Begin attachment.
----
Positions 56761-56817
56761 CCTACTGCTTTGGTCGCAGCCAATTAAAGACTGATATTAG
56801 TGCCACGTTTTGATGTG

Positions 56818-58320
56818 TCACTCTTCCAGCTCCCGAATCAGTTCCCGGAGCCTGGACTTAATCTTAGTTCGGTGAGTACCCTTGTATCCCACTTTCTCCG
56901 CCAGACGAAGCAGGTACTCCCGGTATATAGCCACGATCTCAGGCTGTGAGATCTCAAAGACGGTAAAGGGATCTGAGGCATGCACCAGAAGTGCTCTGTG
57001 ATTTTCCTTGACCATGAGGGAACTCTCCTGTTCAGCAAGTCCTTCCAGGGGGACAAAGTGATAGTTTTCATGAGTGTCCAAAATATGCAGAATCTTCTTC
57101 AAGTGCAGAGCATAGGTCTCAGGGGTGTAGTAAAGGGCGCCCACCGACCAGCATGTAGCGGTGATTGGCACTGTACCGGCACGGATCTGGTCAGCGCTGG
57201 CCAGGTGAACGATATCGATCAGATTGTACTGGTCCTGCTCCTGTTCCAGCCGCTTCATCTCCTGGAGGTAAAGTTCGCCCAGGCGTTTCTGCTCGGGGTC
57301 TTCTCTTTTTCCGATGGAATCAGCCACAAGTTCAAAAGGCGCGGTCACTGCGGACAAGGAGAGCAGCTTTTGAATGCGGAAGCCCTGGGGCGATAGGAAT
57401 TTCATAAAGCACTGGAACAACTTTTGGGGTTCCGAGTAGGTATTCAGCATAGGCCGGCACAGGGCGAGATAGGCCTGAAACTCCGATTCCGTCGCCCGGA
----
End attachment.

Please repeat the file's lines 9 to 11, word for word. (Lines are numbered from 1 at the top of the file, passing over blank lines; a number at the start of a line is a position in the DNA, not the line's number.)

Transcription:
57201 CCAGGTGAACGATATCGATCAGATTGTACTGGTCCTGCTCCTGTTCCAGCCGCTTCATCTCCTGGAGGTAAAGTTCGCCCAGGCGTTTCTGCTCGGGGTC
57301 TTCTCTTTTTCCGATGGAATCAGCCACAAGTTCAAAAGGCGCGGTCACTGCGGACAAGGAGAGCAGCTTTTGAATGCGGAAGCCCTGGGGCGATAGGAAT
57401 TTCATAAAGCACTGGAACAACTTTTGGGGTTCCGAGTAGGTATTCAGCATAGGCCGGCACAGGGCGAGATAGGCCTGAAACTCCGATTCCGTCGCCCGGA